The Fourth Amendment to the U.S. Constitution protects the people from unreasonable searches and seizures by law enforcement. This means that under many circumstances (but not all), police must first obtain a warrant before conducting a search. But how do they get a warrant and what does it allow them to do?
How warrants are issued
Washington has many laws covering searches and seizures by police. If a warrant is required for a particular search, one of those statutes states that it must be issued by a judge. Law enforcement must make a case to the judge, with evidence, explaining why the search (and possible seizure) is necessary.
The judge can only issue a search warrant once they are convinced that probable cause exists and they believe that evidence of a crime will be found at the location that police wish to search. The location can be a physical place, such as a home or business, a vehicle or a person.
What is the scope of a search warrant?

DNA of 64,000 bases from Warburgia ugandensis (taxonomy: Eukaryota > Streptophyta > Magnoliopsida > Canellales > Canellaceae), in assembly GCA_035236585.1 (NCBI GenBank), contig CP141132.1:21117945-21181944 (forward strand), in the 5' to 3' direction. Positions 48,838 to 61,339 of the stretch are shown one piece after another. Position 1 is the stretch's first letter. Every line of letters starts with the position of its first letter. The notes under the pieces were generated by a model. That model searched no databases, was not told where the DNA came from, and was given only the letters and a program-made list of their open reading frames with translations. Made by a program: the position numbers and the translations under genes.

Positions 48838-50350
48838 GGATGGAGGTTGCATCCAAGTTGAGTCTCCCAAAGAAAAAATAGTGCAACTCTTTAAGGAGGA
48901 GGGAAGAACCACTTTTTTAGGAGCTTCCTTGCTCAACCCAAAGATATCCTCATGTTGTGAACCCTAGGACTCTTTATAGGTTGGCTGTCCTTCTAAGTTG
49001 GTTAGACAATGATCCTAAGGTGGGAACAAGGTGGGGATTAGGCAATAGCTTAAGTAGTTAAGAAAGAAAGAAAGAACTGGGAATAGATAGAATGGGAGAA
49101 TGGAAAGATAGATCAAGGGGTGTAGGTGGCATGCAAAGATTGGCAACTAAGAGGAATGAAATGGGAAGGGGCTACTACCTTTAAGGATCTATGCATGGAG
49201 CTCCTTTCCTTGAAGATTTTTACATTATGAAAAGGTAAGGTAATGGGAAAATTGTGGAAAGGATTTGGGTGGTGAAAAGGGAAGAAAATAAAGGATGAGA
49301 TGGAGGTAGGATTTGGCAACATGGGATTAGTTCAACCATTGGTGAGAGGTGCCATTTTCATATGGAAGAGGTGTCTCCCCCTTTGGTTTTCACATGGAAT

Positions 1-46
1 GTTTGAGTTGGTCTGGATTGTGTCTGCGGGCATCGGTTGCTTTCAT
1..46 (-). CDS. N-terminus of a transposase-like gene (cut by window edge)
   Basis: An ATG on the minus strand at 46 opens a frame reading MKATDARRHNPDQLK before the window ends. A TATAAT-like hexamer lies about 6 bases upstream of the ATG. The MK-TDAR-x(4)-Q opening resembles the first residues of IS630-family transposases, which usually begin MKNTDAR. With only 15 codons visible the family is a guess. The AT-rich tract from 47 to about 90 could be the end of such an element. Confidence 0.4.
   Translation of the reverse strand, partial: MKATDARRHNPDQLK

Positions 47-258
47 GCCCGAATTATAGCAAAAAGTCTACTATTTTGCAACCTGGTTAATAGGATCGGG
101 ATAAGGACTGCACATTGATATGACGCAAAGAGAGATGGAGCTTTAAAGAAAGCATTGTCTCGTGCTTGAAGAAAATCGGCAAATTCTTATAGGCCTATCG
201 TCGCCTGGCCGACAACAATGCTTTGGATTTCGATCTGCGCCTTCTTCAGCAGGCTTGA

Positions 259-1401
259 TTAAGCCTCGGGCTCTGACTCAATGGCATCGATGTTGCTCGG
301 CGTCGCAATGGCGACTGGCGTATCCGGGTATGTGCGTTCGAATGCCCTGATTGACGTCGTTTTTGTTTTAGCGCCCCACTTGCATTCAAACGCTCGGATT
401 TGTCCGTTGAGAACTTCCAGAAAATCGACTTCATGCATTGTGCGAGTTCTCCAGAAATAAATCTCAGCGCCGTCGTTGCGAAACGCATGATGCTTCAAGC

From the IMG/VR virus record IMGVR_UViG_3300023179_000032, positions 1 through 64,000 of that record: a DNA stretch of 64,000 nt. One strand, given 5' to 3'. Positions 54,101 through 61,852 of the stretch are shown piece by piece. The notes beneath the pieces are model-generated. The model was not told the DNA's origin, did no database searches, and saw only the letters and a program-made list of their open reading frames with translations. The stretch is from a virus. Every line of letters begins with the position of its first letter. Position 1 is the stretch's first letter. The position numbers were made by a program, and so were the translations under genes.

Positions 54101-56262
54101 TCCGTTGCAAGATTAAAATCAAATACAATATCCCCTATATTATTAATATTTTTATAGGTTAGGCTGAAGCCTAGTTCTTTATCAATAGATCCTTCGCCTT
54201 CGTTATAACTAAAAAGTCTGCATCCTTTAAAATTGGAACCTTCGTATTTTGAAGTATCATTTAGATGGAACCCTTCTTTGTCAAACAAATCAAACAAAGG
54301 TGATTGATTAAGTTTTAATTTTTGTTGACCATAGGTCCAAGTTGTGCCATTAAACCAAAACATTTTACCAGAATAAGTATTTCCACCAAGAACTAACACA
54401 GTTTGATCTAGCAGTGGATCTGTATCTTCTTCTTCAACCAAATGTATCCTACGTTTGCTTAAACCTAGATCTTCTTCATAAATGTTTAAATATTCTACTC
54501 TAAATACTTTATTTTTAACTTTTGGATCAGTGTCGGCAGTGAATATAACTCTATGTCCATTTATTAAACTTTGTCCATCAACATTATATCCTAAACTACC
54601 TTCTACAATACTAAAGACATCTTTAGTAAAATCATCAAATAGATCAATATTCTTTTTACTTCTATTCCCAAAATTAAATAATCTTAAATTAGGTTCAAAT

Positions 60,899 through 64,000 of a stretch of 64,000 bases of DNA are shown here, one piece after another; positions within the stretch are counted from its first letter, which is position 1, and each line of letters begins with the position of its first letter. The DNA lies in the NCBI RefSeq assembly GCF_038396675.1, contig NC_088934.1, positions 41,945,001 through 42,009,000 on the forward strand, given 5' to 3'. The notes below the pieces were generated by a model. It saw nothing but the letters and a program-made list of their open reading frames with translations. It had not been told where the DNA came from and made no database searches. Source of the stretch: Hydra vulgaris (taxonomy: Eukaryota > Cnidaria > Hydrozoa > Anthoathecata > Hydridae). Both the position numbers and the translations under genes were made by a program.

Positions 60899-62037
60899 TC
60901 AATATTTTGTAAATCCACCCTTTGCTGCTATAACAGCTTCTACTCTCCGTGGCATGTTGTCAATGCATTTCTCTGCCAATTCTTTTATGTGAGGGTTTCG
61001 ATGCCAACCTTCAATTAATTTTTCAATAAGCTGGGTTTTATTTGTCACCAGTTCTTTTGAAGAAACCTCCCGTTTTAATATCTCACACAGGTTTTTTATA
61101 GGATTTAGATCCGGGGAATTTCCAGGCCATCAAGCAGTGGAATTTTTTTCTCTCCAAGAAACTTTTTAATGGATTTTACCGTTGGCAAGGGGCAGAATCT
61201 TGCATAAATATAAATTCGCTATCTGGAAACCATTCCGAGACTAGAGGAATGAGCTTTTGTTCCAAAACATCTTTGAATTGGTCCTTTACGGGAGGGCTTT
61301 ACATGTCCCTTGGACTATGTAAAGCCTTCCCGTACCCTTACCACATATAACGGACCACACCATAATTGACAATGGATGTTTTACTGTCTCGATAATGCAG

The application for a search warrant must provide specifics of where police intend to search and what they expect to find. Once issued, the warrant reflects these specifics, thereby limiting the scope of law enforcement’s authority to conduct the search. They cannot, for example, obtain a warrant to search a car and then use that warrant as a basis to search another car next to it.
This does not mean that police are completely limited to what the warrant says. Circumstances can arise, during a valid search, which will permit them to seize property not identified in the warrant. If they locate evidence of another crime, separate from the one being investigated with the warrant, that too can be lawfully seized.
Although the basics of search-and-seizure law are fairly straightforward, there are many exceptions that routinely come up. However, police are always obliged to conduct searches within the law’s parameters. If you believe you have been subjected to an illegal search and seizure, speak to a professional who is experienced in Washington criminal law.